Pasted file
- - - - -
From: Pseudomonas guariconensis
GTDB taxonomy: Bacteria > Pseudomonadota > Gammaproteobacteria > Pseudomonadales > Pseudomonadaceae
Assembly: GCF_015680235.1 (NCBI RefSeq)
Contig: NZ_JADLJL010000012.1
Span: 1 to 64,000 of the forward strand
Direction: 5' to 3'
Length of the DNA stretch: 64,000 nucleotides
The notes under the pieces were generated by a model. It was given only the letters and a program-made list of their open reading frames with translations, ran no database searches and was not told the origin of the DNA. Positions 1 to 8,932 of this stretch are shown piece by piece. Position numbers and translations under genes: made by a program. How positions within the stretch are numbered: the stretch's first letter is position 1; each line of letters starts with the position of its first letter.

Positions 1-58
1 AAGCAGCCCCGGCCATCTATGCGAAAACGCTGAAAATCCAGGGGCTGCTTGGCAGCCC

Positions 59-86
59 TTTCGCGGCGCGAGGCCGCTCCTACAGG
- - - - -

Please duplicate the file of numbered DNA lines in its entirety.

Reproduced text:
From: Pseudomonas guariconensis
GTDB taxonomy: Bacteria > Pseudomonadota > Gammaproteobacteria > Pseudomonadales > Pseudomonadaceae
Assembly: GCF_015680235.1 (NCBI RefSeq)
Contig: NZ_JADLJL010000012.1
Span: 1 to 64,000 of the forward strand
Direction: 5' to 3'
Length of the DNA stretch: 64,000 nucleotides
The notes under the pieces were generated by a model. It was given only the letters and a program-made list of their open reading frames with translations, ran no database searches and was not told the origin of the DNA. Positions 1 to 8,932 of this stretch are shown piece by piece. Position numbers and translations under genes: made by a program. How positions within the stretch are numbered: the stretch's first letter is position 1; each line of letters starts with the position of its first letter.

Positions 1-58
1 AAGCAGCCCCGGCCATCTATGCGAAAACGCTGAAAATCCAGGGGCTGCTTGGCAGCCC

Positions 59-86
59 TTTCGCGGCGCGAGGCCGCTCCTACAGG